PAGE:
The Beatles – Boxed Set and a Book

A few nights ago I was lying in bed listening to Overnights on the ABC and was captivated by Rod Qunin’s interview with Mark Lewisohn the author of a new Beatles biography, The Beatles: Tune In. I lay there completely captivated by the story of the group that like so many others had introduced me to music.

The book is the first part of a trilogy and it’s a healthy 980 pages as I found out when I went into Dymocks to buy it. I accompanied that purchase with the digitally remastered boxed set of The Beatles fourteen album set. Whilst I already owned many of the albums on CD and vinyl, I didn’t have them all, so the purchase was at least partially based on logic!

Abbey Road was the first LP I ever bought. I remember purchasing it with money given to me by my grandparents, who seemed not so much horrified that I was buying a Beatles record but that it cost $5.20. It must have been in late 1969 or early 1970. That started a love affair with music and The Beatles.

I am only a few pages into the book and enjoying learning about their family background and formative years. So many insights.

Walking to work, at work, the gym and at home, I have listened to The Beatles all week focussing on the early years. The joy of it. I started with Please Please Me a couple of listens and then onto With The Beatles, and Beatles For Sale, an album I always realise is better than I remembered. From there it was A Hard Days Night and Help. I’m just loving it.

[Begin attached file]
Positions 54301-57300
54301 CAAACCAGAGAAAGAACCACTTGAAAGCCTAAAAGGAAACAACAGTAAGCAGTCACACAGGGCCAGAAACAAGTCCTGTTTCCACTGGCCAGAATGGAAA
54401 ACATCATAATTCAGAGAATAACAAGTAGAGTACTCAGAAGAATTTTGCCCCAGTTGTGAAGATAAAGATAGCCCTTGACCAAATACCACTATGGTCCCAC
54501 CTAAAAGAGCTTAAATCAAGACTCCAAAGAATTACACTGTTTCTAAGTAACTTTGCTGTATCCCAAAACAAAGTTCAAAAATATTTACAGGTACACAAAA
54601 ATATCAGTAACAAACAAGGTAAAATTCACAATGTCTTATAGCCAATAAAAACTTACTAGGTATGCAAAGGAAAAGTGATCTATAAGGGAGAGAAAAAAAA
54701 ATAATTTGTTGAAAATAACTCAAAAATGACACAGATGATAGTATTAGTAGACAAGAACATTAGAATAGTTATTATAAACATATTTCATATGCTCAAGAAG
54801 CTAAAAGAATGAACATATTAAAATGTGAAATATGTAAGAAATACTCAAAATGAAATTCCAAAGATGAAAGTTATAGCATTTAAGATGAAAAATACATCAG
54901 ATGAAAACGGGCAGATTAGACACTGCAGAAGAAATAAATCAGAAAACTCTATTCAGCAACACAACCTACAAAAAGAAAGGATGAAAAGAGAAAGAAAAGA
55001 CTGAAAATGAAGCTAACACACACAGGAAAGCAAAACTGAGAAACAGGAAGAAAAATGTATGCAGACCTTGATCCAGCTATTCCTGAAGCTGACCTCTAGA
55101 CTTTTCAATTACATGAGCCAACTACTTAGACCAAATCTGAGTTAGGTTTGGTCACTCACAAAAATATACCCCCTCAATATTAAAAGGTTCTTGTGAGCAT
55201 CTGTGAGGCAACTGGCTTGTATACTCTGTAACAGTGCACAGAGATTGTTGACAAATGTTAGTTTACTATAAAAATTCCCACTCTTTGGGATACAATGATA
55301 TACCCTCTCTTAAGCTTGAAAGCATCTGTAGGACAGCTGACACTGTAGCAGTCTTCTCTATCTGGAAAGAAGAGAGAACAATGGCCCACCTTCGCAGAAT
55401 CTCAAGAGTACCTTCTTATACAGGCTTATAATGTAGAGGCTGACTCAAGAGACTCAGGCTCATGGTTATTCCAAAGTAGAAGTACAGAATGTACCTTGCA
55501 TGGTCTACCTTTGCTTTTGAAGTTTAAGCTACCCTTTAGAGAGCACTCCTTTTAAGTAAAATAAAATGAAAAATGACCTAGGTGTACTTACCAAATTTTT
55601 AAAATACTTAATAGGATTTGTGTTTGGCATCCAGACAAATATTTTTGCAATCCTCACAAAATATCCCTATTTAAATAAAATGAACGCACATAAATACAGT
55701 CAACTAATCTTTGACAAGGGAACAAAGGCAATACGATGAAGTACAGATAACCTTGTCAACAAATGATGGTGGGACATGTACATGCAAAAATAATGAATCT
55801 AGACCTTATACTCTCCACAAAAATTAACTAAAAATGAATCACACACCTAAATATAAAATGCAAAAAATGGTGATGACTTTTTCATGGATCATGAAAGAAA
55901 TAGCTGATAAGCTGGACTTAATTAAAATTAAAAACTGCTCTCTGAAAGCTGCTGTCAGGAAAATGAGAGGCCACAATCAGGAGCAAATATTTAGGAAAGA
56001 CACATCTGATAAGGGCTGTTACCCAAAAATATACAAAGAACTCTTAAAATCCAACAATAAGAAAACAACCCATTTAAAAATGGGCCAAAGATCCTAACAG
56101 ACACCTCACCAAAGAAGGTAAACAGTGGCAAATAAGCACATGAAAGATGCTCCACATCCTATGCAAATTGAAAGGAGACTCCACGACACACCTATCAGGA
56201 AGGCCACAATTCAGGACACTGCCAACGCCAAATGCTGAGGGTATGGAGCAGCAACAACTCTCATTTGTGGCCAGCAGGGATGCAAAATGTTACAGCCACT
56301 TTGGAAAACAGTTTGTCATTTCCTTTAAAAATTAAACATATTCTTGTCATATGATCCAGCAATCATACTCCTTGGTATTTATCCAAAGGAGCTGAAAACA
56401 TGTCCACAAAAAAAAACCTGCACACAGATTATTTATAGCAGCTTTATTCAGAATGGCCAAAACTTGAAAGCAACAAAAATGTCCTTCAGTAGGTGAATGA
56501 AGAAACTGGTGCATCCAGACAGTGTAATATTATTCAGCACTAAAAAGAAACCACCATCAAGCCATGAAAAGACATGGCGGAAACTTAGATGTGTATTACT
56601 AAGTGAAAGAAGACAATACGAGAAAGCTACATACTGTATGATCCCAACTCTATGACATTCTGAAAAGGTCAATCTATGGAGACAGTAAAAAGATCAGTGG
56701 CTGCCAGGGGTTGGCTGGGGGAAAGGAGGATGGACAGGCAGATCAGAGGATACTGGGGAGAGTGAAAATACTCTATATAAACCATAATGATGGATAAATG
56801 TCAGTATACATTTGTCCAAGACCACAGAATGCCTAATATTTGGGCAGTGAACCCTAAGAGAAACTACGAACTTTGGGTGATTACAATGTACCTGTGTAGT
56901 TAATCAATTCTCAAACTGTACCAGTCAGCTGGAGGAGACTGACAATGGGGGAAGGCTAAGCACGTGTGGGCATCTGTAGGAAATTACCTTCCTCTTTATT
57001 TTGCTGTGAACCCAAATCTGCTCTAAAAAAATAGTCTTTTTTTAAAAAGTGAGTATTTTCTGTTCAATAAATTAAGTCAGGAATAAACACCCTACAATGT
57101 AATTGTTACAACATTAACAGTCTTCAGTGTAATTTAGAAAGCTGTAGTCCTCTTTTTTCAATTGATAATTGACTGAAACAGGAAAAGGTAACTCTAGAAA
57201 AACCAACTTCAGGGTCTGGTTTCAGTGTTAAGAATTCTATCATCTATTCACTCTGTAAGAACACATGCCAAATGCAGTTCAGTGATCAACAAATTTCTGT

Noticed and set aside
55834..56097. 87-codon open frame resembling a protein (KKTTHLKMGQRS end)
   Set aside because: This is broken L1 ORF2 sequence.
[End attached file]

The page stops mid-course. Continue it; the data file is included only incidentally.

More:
When I started this post I didn’t plan to write about the individual songs thinking my focus would be on the the complete album. Well at least that was what I was thinking until Yesterday. It’s true classic, in its own way euphoric. Through a week’s listening to these early albums over and over again, enjoying each and everyone of them, Yesterday stands apart.

The Beatles music in this period seems simple and not at all pretentious. Hit after Hit, Love Song after Love Song. A collection of amazing songs driven off the back of the modern era’s greatest writing partnership Lennon and McCartney.

Whether next week is a progression to Rubber Soul and beyond remains an open question. For now it’s back to Help.

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